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FAIR FIGHTING FOR LOVERS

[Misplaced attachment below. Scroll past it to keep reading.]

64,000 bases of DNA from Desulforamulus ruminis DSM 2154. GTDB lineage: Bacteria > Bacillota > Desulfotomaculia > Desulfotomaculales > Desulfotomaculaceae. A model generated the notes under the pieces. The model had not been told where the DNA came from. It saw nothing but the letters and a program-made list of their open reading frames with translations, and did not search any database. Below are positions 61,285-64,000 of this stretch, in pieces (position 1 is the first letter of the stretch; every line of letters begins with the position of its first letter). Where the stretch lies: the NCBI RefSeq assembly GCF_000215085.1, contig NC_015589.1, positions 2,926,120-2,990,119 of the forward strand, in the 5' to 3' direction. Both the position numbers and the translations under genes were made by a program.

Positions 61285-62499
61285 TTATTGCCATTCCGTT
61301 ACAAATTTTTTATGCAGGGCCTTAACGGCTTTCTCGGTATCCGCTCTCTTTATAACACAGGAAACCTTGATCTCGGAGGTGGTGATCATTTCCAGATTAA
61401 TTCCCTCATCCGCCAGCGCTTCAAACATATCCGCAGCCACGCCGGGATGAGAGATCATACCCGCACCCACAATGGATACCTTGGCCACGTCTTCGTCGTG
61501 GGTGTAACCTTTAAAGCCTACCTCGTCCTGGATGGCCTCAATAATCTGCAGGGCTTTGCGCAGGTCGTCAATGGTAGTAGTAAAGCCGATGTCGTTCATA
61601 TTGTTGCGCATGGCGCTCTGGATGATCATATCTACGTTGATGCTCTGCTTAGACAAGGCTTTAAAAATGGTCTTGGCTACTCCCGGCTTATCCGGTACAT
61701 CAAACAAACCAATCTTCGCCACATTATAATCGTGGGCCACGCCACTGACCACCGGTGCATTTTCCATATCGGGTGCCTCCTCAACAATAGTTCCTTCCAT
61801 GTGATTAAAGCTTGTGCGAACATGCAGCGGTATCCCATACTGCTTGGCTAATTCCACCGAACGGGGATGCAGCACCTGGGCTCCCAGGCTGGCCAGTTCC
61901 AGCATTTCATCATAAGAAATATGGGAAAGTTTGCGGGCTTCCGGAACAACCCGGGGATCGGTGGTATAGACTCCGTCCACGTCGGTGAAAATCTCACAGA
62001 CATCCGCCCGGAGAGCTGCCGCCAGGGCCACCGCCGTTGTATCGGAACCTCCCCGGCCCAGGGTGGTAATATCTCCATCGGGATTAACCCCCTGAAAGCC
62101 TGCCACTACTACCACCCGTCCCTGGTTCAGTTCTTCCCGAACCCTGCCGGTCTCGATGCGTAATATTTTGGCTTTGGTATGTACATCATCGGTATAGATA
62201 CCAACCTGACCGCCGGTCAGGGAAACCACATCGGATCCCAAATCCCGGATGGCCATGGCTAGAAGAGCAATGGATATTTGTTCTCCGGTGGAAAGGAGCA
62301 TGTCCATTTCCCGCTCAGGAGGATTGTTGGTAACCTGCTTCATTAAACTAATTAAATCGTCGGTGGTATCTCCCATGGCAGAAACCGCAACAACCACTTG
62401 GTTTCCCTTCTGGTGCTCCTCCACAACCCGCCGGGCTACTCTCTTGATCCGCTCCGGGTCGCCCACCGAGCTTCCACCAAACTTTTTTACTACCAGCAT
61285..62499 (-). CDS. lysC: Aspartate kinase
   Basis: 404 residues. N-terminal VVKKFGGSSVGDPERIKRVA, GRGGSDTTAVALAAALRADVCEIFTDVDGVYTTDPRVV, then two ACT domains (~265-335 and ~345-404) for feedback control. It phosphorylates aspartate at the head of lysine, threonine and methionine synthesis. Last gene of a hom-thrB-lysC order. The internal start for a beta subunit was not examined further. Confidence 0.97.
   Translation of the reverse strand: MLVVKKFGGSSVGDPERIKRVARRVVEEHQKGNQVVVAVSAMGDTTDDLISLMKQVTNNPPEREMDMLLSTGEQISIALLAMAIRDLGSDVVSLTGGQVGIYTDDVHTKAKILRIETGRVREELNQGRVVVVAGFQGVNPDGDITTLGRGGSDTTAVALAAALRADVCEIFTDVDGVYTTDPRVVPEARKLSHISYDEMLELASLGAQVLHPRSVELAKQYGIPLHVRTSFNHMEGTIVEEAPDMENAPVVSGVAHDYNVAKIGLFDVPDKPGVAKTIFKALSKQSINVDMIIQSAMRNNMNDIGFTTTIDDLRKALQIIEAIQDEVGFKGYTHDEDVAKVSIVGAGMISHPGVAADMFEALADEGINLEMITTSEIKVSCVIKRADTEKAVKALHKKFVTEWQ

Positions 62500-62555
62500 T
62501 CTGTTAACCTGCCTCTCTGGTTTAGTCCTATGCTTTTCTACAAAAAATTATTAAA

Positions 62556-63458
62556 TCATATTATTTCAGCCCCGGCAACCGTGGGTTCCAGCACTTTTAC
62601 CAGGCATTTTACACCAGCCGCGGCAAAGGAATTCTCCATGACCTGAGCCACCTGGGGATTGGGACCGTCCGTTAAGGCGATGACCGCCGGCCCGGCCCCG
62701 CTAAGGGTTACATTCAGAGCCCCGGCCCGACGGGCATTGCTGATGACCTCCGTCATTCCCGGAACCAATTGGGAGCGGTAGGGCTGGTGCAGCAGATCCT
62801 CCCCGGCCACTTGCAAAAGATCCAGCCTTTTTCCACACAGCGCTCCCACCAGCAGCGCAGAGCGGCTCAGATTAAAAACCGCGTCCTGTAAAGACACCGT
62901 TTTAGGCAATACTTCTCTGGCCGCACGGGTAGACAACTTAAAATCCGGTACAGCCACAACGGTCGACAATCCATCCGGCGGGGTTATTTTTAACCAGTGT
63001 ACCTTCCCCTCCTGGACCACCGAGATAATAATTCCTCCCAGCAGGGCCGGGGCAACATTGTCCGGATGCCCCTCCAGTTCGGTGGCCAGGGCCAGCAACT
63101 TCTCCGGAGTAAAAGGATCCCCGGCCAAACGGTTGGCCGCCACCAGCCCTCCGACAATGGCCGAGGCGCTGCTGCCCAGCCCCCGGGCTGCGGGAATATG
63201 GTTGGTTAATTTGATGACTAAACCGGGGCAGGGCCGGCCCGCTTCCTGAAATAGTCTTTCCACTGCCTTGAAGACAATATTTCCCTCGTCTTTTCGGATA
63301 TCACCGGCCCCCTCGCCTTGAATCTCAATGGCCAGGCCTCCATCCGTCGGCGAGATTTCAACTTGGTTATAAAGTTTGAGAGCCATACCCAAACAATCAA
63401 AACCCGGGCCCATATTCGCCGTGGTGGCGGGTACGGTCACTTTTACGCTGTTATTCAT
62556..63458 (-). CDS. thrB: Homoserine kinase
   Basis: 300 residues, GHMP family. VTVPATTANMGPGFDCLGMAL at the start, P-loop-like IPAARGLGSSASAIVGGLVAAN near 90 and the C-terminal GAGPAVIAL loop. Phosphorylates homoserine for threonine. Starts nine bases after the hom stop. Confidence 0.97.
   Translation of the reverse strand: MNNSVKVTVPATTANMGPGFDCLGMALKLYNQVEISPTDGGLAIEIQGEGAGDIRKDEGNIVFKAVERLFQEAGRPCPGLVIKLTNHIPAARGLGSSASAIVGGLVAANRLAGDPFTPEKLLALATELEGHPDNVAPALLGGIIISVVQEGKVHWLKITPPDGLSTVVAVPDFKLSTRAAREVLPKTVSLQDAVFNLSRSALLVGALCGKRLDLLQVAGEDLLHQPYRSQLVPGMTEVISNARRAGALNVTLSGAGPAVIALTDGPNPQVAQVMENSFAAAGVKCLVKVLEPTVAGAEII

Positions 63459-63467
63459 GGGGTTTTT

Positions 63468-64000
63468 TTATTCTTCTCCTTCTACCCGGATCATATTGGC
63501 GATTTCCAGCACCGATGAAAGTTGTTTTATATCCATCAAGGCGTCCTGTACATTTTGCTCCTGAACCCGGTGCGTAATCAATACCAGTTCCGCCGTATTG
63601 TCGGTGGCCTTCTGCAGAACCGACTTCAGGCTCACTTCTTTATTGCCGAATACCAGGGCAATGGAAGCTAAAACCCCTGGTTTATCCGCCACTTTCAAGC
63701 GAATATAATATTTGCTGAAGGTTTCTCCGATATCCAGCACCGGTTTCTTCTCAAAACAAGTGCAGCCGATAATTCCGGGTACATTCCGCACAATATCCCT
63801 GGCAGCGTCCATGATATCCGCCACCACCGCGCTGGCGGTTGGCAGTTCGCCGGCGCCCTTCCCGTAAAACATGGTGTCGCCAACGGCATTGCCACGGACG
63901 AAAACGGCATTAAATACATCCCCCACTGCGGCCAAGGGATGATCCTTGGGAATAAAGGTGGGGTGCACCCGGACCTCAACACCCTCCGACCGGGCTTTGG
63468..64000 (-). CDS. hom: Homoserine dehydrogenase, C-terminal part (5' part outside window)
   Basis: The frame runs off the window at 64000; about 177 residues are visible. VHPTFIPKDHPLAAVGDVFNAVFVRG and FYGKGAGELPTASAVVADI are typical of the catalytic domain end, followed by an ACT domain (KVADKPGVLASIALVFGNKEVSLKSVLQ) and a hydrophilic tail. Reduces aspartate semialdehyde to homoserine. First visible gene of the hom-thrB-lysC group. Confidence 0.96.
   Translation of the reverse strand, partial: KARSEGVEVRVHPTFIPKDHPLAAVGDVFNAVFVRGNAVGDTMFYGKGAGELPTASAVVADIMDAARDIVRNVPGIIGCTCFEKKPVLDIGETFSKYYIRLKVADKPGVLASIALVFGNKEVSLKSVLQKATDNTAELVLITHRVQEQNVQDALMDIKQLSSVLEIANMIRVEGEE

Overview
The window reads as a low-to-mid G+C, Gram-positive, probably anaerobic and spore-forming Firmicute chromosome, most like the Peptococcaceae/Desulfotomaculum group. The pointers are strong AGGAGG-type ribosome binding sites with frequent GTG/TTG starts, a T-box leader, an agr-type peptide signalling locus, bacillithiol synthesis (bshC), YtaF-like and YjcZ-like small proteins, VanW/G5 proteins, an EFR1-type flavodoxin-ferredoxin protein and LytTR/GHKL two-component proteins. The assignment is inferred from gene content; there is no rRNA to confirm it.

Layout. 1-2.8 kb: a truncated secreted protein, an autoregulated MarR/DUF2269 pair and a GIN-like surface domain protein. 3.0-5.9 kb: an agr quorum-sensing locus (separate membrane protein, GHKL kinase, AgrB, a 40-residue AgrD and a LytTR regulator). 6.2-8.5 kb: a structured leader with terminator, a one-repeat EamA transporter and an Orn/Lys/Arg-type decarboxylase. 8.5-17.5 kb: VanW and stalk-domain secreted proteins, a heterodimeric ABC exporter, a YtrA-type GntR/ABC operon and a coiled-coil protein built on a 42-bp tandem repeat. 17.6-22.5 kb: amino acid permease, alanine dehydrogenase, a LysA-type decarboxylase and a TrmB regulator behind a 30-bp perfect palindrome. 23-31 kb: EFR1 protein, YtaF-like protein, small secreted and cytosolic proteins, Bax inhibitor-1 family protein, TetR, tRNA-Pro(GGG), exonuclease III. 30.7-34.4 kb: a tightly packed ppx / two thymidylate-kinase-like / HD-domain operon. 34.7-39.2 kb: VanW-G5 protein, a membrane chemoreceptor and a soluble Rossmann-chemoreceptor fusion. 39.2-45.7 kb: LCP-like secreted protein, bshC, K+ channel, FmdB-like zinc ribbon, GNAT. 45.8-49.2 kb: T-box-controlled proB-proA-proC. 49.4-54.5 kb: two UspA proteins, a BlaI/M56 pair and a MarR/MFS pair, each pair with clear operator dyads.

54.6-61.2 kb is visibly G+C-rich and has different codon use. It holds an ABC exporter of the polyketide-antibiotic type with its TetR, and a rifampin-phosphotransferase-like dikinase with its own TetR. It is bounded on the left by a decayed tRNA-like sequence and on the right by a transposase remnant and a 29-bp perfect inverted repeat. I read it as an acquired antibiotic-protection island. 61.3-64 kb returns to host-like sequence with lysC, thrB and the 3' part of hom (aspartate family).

The ability to manage conflict is essential in healthy love relationships. While I often encourage couples to “bring their problems to the table” and brainstorm solutions together, I know this requires a fair amount of trust. We have to trust that we won’t be criticized, scolded or rejected. We have to trust that differences of opinion won’t turn into painful fights. Our love relationships are very precious to us. While there’s no escaping conflict, it is possible to use conflicts constructively. Here are a few more thoughts on the matter. Working through conflicts brings us closer together. Initially, all relationships are superficial. Relationships deepen when we achieve new levels of understanding and when we survive difficulties together. Couples who have been together a long time have usually survived a variety of trials and tribulations. When we combine our knowledge and experiences, we can help each other solve problems and we can watch each other’s back! We are always learning about ourselves and each other. Every one of us is like a tree. Each day we sprout a few new leaves, we stretch a little further, and we grow in some direction that changes us. This is a healthy part of life. Ideally, being in a relationship affords us someone who will help us celebrate that growth. Best friends share the story of their day, knowing that they will be encouraged, applauded or just listened to. Agree ahead of time not to criticize and not to be judgmental. Problem solving takes a bit of time and patience. If you wish to discuss a particular issue with your beloved, give him/her the gift of fair-warning. Usually we want to talk about things after we have thought about them for awhile, but our mates may be clueless that something’s on our mind. To be fair, our partners deserve a warning and some time to think about issues before being put on the spot. Say “ I’d like to have a conversation about money, sex, children, relatives, jealousy etc… not now, but let’s make a date to talk”. Good joint decisions require unrushed thought and open discussion. Agree ahead of time to work on problems until a mutually satisfying solution is found. Patience, trust and perseverance are valuable building blocks in long-term relationships. Stick and stones do break bones and names do hurt relationships. It is important to cool down when you are angry and avoid saying anything you might later have to apologize for. Every name that is called leaves a scar on our trust. Once there is scar tissue, it can feel unsafe to be open in a relationship. Before uttering cruel words, consider that they may cost you the entire relationship. There is a very steep price for losing your cool. When children sit down to play a game, they almost always ask each other, “what are the rules?” After...